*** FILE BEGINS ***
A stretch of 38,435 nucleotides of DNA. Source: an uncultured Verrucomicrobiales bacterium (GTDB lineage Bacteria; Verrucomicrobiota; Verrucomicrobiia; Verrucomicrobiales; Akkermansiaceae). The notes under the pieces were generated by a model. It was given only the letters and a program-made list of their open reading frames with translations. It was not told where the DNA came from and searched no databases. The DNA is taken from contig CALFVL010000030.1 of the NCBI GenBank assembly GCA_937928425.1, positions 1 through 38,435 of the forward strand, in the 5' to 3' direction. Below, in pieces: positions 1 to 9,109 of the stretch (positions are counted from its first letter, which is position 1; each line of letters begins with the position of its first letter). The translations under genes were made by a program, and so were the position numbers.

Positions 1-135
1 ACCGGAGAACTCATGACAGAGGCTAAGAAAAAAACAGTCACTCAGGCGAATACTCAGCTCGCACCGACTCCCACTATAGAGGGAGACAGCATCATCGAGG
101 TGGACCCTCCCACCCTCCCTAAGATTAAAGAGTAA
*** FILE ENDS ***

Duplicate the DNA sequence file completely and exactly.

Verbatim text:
A stretch of 38,435 nucleotides of DNA. Source: an uncultured Verrucomicrobiales bacterium (GTDB lineage Bacteria; Verrucomicrobiota; Verrucomicrobiia; Verrucomicrobiales; Akkermansiaceae). The notes under the pieces were generated by a model. It was given only the letters and a program-made list of their open reading frames with translations. It was not told where the DNA came from and searched no databases. The DNA is taken from contig CALFVL010000030.1 of the NCBI GenBank assembly GCA_937928425.1, positions 1 through 38,435 of the forward strand, in the 5' to 3' direction. Below, in pieces: positions 1 to 9,109 of the stretch (positions are counted from its first letter, which is position 1; each line of letters begins with the position of its first letter). The translations under genes were made by a program, and so were the position numbers.

Positions 1-135
1 ACCGGAGAACTCATGACAGAGGCTAAGAAAAAAACAGTCACTCAGGCGAATACTCAGCTCGCACCGACTCCCACTATAGAGGGAGACAGCATCATCGAGG
101 TGGACCCTCCCACCCTCCCTAAGATTAAAGAGTAA